In the wake of the Russian Revolution, artist Marc Chagall created an avant-garde art school that drew in abstract art pioneers like Kazimir Malevitch. Works from this People’s Art School are now on display in Paris.A resident of Petrograd, Russian-French artist Marc Chagall was greatly affected by the Bolshevik revolution that transformed Russia in 1917. The Jewish painter found himself liberated, thanks to a new law that banned religious and national discrimination. Now a full Russian citizen for the first time, this newfound freedom was visible in Chagall’s art as he entered an especially productive and creative period. The 1918 piece “Above the City,” for example, shows Chagall and his wife, Bella, flying freely into the clouds.
That same year, Chagall was appointed Fine Arts Commissioner for the Vitebsk region, a position that would allow him to realize his academic ambitions. Chagall felt inspired to help young artists, including those from humble Jewish backgrounds like his own, and decided to create the tuition-free People’s Art School. The institution established the provincial city of Vitebsk as a vital artistic hub, despite being far from Russia’s metropolises.
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The People’s Art School opened its doors in January of 1919. Although some of the initial teaching staff came and went, Chagall hired the artist El Lissitzky to organize printing, graphic design and architecture workshops. Lissitzsky’s mentor, the radical artist Kazimir Malevitch who founded Suprematism — an art movement that heralded abstract geometric shapes and bold colors — also soon joined the school.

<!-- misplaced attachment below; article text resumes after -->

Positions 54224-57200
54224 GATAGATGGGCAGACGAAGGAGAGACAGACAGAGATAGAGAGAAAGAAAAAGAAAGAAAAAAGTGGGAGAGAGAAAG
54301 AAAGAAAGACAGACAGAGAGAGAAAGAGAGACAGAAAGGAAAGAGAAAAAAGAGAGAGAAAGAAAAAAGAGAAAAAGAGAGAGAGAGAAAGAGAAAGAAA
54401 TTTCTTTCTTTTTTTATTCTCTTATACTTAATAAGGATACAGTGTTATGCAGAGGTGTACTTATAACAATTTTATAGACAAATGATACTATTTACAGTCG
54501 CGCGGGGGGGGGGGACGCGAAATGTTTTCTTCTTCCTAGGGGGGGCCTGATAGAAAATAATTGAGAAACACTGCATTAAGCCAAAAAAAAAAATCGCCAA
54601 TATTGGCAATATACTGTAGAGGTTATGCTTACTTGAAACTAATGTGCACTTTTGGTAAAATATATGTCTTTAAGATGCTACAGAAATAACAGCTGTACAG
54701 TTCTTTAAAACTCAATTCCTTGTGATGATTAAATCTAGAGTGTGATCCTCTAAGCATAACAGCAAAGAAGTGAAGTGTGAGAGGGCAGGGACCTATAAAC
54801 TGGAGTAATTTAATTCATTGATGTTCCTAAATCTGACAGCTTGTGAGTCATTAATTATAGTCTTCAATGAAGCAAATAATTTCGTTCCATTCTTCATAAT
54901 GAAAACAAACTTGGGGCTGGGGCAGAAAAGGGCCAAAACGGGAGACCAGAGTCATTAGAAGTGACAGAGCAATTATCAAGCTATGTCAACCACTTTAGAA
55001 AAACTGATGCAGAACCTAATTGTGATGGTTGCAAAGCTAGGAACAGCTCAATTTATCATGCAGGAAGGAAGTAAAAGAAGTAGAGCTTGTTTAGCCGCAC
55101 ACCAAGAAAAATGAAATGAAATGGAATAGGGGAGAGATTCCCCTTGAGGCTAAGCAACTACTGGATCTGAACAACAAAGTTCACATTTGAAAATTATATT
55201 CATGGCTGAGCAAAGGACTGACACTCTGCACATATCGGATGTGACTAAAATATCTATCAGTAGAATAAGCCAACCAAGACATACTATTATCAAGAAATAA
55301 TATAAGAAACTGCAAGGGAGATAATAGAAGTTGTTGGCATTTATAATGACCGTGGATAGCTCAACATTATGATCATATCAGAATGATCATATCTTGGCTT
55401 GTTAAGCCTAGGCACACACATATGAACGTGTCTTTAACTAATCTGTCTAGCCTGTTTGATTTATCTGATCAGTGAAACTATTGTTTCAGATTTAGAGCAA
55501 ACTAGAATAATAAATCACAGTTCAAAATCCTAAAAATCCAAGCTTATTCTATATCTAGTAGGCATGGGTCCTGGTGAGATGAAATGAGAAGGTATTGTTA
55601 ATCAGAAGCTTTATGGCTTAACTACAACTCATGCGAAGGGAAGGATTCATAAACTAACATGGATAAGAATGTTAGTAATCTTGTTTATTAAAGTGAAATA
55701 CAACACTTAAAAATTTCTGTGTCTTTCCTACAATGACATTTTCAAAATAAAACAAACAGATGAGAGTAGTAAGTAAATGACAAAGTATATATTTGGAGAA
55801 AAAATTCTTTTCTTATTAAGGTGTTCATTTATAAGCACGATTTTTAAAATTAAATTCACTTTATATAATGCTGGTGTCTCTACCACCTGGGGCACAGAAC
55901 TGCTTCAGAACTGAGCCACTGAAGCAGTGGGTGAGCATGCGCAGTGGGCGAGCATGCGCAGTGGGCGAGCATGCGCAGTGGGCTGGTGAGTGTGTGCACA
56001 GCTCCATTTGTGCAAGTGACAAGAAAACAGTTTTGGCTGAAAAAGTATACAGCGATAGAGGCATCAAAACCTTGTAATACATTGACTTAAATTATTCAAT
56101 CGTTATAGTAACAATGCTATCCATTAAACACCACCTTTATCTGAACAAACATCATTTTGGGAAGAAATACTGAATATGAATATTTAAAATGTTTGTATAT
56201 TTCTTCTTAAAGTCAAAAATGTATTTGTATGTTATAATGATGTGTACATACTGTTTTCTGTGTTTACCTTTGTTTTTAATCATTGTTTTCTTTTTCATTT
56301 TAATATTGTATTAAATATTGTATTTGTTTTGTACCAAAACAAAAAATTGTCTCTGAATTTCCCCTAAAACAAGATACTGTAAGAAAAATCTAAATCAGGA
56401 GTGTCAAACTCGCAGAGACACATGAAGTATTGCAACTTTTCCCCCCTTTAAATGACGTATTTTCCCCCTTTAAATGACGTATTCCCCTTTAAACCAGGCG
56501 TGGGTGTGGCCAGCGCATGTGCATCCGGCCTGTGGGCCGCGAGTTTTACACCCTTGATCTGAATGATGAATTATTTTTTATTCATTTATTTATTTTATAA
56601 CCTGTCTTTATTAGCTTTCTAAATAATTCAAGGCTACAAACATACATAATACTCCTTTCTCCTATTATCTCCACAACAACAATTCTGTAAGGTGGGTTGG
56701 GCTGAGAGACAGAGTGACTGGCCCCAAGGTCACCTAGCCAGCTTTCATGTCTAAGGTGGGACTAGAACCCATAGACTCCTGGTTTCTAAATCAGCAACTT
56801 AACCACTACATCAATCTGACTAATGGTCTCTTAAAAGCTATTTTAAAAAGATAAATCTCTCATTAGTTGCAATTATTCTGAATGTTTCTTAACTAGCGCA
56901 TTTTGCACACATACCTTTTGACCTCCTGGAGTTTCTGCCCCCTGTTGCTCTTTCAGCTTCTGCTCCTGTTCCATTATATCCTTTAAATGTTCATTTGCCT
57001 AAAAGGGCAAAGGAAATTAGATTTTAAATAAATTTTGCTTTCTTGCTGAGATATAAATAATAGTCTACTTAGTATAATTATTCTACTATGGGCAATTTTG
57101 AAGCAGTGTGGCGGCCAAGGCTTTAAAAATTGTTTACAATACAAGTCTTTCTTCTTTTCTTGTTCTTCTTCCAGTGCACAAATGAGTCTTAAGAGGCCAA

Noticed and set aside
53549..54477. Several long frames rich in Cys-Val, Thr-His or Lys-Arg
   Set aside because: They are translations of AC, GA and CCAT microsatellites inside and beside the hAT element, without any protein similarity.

As Suprematism took the world by storm, Malevitch’s teaching style and charisma slowly saw him win the favor of students and staff at the institution. Meanwhile, Chagall’s classes began to empty. The latter eventually left, working at the Jewish theater in Moscow in 1920 — he also held a grudge against Malevitch, whom he believed had plotted against him, according to the exhibition’s organizers.
Yet, although its founder had moved on, the school remained a creative hotbed until it closed in 1922. Malevich’s UNOVIS student group, for example, organized exhibitions all over Russia that promoted Suprematist art.
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The exhibition at Paris’s Centre Pompidou features over 250 works and documents from this dynamic period in Russian avant-garde art history. The works are on loan from museums in Moscow, St. Petersburg, Minsk, and museums around the US and Europe.
Produced in collaboration with the Van Abbemuseum in Eindhoven, a smaller version of the exhibition will be shown at the Jewish Museum in New York from 14 September 2018 to 2 January 2019.
“Chagall, Lissitzky, Malevitch, the Russian Avant-Garde at Vitebsk” runs March 28 through July 16, 2018